Is Laughing Cow cheese real cheese?

Laughing Cow cheese is a popular soft cheese product sold around the world. It is recognizable by its distinctive packaging featuring the laughing cow character. But despite its widespread popularity, there is some debate around whether Laughing Cow should actually be considered real cheese.

In this in-depth article, we will examine the characteristics and production process of Laughing Cow cheese. We will compare it to more traditional cheese varieties and look at the legal definitions surrounding products labeled as “cheese”. By the end, you should have a clear understanding of whether Laughing Cow can rightly be called real cheese.

What is Laughing Cow cheese?

Laughing Cow cheese is a soft, spreadable cheese product first produced in France in the 1860s by the cheesemaker Jules Bel. The original French name for the cheese is La Vache Qui Rit, which translates to “the laughing cow”.

The cheese is sold in small, circular wedges weighing just under one ounce each. It has a soft, creamy texture and a mild, tangy flavor. Laughing Cow is made using a blend of cheese curds, milk proteins, milkfat, and emulsifying salts. It has a fat content around 25%.

Key characteristics of Laughing Cow cheese include:

– Soft, spreadable texture
– Individual wedge shape and packaging
– Mild, tangy flavor
– Creamy off-white color
– Around 25% milkfat content

Some of the most common varieties of Laughing Cow cheese include:

– Original
– Light
– Swiss
– Asiago
– Garden Veggie
– Queso Quesadilla

The cheese is an affordable option, with a small wedge retailing for around $1-2 in the United States. It is commonly used as a snack or an ingredient in cooking. The individual packaging makes Laughing Cow convenient for packing lunches or taking on the go.

Production process

Laughing Cow cheese is not made using the traditional processes used for most other cheeses. Natural cheeses are produced by adding rennet to milk to separate the curds from the whey, before pressing the curds to form a wheel or block of cheese.

In contrast, Laughing Cow uses a faster, less labor-intensive production method more akin to processed cheese products. Here are the basic steps:

– Milk is pasteurized to destroy any harmful bacteria.
– Starter cultures and enzymes are added to help develop flavor and texture.
– The milk mixture is heated and coagulated into soft cheese curds.
– The curds are drained and mixed with cream, salts, and emulsifiers.
– This cheesy mixture is then poured into the iconic small wedge molds.
– The wedges are wrapped in foil and packaged.

So while real cheese curds are formed through enzyme coagulation, the curds used in Laughing Cow undergo further processing with additives to create the final smooth, spreadable texture.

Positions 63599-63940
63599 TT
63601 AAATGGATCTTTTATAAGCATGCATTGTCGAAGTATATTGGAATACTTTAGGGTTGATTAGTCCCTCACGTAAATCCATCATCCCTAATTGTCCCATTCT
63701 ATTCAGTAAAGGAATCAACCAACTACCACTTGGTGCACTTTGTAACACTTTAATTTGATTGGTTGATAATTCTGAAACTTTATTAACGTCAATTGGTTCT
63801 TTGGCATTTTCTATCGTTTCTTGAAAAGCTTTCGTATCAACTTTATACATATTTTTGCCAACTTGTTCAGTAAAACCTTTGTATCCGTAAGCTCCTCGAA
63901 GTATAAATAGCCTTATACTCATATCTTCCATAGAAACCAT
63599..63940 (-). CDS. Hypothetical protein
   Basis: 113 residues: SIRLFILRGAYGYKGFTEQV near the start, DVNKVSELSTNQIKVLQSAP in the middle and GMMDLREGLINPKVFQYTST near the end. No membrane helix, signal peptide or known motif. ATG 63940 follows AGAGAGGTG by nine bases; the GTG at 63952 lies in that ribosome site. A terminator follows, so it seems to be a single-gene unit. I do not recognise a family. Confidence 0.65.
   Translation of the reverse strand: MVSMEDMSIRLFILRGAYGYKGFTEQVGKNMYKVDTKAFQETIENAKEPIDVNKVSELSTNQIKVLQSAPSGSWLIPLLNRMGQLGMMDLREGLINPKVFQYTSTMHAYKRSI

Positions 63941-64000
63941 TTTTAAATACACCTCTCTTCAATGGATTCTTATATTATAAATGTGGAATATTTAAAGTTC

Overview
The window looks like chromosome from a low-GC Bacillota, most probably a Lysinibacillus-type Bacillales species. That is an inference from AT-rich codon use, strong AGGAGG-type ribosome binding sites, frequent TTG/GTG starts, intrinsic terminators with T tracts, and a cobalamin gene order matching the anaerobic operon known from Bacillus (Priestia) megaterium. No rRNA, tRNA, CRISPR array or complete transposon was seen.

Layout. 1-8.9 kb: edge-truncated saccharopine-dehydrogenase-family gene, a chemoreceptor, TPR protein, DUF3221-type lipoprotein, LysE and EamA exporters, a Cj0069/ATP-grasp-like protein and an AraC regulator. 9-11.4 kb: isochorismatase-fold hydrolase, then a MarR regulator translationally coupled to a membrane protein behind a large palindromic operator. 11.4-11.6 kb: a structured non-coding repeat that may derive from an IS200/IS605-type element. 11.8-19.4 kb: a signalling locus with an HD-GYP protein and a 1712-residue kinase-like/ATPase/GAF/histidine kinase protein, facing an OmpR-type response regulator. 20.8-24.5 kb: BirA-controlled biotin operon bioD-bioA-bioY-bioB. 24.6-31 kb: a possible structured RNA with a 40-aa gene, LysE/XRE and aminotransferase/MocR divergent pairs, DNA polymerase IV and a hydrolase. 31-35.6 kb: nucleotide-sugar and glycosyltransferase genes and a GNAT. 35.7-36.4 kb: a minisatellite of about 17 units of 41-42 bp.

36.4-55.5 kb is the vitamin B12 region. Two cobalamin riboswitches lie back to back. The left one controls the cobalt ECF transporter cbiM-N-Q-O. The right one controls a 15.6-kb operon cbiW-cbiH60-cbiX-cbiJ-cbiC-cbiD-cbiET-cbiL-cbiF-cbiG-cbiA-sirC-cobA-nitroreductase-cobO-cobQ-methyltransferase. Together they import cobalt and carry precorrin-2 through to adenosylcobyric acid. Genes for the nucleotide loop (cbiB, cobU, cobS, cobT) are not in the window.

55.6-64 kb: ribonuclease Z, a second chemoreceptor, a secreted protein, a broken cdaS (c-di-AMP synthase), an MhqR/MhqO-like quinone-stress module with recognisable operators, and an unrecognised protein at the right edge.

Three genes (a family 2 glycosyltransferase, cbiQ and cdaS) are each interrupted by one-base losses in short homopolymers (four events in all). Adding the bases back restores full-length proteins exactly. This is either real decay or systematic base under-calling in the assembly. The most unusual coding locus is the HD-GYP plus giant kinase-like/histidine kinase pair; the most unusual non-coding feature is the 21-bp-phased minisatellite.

How does it compare to other cheeses?

To understand if Laughing Cow qualifies as real cheese, it helps to compare it to more traditional cheese varieties like cheddar, mozzarella and brie.


Most natural cheeses are made using just milk, rennet and salt. But Laughing Cow has additional ingredients like emulsifying salts, stabilizers and preservatives. These help create its smooth, spreadable texture and extend shelf life – but purists argue it makes Laughing Cow more processed.


The texture of Laughing Cow is very soft and spreadable. Traditional cheese curds knit together into a solid block or wheel. So Laughing Cow lacks the dense, sliceable texture of most natural cheeses. The processing creates a more processed cheese style texture.


The flavor of Laughing Cow is notably milder than most other cheeses. While cheddar, brie and other cheeses develop strong, complex flavors during aging, the light pasteurization used for Laughing Cow results in a subtler, less sharp taste.


Cheese is high in fat, protein, calcium and phosphorus. Laughing Cow has a similar nutritional profile to regular cheese, although the exact nutrients vary. Overall, the nutritional value of Laughing Cow is comparable to other cheeses.

So in summary, while Laughing Cow shares some attributes with cheese, the ingredients, texture and flavor are more indicative of a processed cheese product than a natural cheese. Next we’ll look at how legally-binding definitions categorize Laughing Cow.

Cheese definitions and regulations

Many regions have legal standards that define what can be labeled and sold as cheese. Do Laughing Cow wedges meet the criteria to be called cheese under these definitions?

United States

The U.S. Food and Drug Administration (FDA) has standards of identity for various food products, including natural cheeses like cheddar, Swiss and cream cheese. These have specific requirements:

– Made from dairy ingredients like milk, cream, whey and cheese cultures
– Contains at least 51% cheese curd by weight
– Moisture content limits based on the variety